Bake off is (or should I say was, boo hoo) appointment to view television meaning that, by definition, people are choosing to be inside watching TV and not ‘out’ socialising. But, in reality, the world was watching Bake Off together…tweeting along bake by bake. Innuendo by innuendo.
The correlation between hot TV and Twitter is so
strong that Twitter is launching their live tv partnership with Apple TV which allows you to watch the live video (say American football) and have a curation of relevant Twitter feed next to it on the screen so that you can engage in conversation whilst you engage with the video.
The other reason I love Twitter is one of its biggest selling points; it’s THE place to go for breaking news. 2016 has been an awful year as far as news is concerned and Twitter has broken most of it to me. Whether it was yet another beloved celebrity who’d passed away or another horrific terror attack or shooting, I find myself going to Twitter rather than news sites for both verification and updates. 1n 2015, a survey conducted by Twitter and the American Press Institute found that 86% of Twitter users say that they use it for news, and the vast majority (74%) do so daily. In fact, the news angle is so prevalent that they have re-categorised themselves in the App Store; they are now listed under news rather than social media. The same cannot be said of Facebook, who are currently battling against their ‘fake news’ problem.
Twitter also has other positives over Facebook. The biggest, for me, being that the app itself and that fact that, well to be blunt, it isn’t Facebook. The Facebook app is enough to make Bruce Banner bust the seams of his clothes and smash up the nearest town. Twitter doesn’t force things on you in the same way. I mean does anybody actually want the Facebook market place to be in prime pressing position on the app? I don’t. I also don’t want to have to go round and round the houses to be able to access the most recent content in my feed. I don’t want to see stuff from last week that I don’t care about at the top of my wall. I didn’t care about it then; I don’t care about it now. Twitter, despite also having algorithms, lets me see what’s happening now. Yes, that might mean that it’s harder for content to stand out or that content might be missed but at least it’s accessible at my fingertips. If Twitter is ‘full of low-quality content’, Facebook is drowning in it.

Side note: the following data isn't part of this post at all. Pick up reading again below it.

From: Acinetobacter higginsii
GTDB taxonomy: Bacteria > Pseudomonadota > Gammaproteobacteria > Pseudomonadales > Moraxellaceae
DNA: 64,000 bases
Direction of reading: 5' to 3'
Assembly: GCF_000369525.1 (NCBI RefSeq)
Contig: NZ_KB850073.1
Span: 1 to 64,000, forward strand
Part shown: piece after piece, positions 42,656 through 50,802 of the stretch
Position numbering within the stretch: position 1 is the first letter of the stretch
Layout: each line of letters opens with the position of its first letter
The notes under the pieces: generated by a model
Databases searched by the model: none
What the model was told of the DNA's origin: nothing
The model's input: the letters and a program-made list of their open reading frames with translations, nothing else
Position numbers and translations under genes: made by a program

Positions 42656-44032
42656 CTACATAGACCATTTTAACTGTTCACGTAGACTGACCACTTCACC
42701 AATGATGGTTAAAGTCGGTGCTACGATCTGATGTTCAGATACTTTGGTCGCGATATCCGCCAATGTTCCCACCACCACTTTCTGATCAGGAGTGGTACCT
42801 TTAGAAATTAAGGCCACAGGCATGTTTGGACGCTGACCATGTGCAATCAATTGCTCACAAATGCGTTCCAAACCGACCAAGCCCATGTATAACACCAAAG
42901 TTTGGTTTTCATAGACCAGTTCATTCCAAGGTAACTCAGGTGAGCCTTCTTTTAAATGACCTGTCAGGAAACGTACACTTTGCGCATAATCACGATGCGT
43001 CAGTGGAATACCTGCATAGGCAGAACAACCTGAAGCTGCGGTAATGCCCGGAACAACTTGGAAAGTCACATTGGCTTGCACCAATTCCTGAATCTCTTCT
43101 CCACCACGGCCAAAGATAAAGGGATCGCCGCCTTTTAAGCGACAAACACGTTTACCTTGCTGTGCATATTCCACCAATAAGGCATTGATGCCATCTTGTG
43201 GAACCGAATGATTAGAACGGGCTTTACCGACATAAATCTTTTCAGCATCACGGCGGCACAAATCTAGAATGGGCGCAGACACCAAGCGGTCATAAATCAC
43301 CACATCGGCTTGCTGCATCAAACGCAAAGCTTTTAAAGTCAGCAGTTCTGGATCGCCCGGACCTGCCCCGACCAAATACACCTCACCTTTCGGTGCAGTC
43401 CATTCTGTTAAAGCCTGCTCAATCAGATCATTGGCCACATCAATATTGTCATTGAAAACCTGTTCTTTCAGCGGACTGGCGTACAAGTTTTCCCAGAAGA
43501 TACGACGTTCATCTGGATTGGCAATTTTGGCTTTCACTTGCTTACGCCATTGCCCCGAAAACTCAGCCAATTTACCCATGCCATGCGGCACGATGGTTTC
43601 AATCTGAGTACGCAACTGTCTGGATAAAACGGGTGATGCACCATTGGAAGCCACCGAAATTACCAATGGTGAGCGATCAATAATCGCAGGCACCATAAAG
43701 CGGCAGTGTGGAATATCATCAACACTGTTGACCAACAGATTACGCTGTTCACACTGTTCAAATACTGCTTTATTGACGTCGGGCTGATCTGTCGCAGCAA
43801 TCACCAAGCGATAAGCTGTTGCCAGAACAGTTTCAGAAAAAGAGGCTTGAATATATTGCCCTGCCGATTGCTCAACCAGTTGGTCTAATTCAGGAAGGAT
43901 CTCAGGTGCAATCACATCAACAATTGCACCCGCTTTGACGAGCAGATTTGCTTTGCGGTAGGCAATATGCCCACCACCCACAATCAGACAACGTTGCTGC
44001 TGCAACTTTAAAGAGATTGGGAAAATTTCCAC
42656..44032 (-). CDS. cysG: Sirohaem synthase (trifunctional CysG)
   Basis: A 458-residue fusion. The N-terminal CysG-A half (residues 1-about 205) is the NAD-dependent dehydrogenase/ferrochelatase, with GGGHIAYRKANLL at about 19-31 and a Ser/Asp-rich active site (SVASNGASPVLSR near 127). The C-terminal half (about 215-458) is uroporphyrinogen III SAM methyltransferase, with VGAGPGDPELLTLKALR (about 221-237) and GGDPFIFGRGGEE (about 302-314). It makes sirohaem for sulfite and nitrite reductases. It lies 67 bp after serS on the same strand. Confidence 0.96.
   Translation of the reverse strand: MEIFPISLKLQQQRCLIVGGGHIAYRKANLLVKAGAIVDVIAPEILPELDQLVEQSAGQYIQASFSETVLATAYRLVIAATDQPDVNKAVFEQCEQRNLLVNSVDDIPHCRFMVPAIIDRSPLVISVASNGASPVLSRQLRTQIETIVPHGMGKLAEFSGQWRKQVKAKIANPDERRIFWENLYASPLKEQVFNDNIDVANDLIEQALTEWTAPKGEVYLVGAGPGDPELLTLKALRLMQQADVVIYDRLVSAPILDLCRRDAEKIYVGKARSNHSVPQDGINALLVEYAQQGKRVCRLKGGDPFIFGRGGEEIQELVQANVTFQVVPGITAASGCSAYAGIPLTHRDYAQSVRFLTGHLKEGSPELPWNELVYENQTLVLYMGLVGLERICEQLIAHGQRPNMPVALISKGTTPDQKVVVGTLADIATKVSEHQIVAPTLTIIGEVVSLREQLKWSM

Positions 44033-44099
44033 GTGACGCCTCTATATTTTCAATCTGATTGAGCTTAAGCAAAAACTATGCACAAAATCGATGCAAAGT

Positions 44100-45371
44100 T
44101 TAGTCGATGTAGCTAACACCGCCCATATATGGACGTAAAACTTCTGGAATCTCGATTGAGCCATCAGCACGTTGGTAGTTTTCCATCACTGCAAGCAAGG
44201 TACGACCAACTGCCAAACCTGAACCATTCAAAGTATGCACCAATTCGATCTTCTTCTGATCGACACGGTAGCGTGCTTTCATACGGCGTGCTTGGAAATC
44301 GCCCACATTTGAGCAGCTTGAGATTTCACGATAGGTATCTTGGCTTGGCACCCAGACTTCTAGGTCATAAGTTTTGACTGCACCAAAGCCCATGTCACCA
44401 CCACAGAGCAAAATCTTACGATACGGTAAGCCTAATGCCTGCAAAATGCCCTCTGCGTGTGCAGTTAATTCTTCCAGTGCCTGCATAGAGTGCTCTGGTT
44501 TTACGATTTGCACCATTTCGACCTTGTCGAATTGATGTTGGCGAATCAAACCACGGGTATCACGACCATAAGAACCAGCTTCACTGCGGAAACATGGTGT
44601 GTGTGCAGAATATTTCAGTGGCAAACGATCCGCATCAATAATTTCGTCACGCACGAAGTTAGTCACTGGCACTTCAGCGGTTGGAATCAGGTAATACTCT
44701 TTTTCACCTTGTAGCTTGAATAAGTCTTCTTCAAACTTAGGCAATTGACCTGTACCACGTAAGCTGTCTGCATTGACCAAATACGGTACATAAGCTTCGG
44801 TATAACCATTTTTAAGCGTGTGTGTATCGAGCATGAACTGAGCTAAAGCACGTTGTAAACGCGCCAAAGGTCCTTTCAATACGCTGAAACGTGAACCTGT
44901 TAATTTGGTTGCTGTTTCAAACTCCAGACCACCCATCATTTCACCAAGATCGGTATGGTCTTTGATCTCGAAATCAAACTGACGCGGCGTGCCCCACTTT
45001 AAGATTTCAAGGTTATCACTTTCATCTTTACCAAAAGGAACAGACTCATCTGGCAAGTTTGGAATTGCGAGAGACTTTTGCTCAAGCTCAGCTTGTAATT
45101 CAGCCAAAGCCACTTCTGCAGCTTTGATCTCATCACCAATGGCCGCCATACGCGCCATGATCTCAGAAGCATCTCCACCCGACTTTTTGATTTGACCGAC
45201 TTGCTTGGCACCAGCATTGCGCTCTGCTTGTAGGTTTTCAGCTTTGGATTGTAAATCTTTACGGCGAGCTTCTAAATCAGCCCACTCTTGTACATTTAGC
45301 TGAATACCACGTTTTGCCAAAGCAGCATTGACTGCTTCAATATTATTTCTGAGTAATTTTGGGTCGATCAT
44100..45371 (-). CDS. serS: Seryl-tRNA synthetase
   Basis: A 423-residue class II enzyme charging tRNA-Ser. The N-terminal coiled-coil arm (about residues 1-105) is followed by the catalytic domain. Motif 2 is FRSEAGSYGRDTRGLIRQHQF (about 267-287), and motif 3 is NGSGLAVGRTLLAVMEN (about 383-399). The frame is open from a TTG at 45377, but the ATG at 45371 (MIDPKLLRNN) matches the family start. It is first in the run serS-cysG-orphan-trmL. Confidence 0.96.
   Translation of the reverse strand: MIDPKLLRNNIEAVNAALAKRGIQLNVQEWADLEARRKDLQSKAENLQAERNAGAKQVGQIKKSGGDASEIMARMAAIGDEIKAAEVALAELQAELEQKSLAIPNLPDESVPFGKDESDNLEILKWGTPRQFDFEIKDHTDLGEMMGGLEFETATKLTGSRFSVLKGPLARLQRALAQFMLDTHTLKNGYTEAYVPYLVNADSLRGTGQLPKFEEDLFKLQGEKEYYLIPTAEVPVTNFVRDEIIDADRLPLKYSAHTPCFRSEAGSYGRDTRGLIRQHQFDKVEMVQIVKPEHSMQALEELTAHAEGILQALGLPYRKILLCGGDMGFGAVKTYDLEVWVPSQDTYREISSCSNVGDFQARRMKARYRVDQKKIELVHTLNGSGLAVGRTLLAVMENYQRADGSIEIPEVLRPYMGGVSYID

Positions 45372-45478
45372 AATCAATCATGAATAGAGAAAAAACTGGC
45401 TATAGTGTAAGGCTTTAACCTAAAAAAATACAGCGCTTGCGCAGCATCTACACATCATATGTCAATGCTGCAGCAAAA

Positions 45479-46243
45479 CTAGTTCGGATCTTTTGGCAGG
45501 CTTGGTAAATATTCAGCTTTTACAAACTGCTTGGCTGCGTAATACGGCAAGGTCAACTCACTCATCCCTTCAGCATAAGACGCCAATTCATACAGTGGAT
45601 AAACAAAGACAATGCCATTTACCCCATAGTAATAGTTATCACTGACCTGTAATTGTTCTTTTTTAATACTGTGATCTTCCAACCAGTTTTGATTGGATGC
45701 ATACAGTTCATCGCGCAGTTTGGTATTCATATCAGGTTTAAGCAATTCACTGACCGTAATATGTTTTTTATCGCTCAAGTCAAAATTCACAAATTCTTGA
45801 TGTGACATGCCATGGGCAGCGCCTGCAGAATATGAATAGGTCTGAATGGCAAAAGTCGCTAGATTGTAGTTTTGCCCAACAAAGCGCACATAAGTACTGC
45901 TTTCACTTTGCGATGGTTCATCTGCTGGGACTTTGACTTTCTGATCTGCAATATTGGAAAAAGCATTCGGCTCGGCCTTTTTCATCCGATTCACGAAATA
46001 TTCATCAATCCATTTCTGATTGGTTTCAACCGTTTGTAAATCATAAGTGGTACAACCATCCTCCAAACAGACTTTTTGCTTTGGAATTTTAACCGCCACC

But I suppose the key pull for me is that it’s based around two very important things: language and creativity. There is absolutely nothing more satisfying to me than getting appreciation for your use and manipulation of language. Conveying your point and personality in just 140 characters. Making someone laugh in 140 characters. Making someone think about something in 140 characters. That’s a skill and the way to make Twitter last is to harness the people who are best at doing that. Creativity, either through language or visual content is harnessed through Twitter. The spam accounts that I mentioned at the start of this, which feels like years ago (…sorry, ironically for a Twitter user, I’m a rambler) they don’t do any of that. And that is what is wrong with Twitter. Twitter isn’t dying. It’s being eaten from the inside by people with a lack of creativity and a poor command of language.
So, what am I really trying to say? Good question. Well, in case I hadn’t mentioned it, I love Twitter. Yes, it’s got its faults but are they problems that are unique to that particular platform?! I personally don’t think so. I think social media would be poorer if the blue bird flew the nest. There is no doubt that it needs to evolve, everything does, but at its very heart is something special and glorious. Whether it’s conversations being had or conversations being sparked from a tweet, conversation is at the heart of Twitter. And really, in the end, isn’t that the main definition of ‘social’.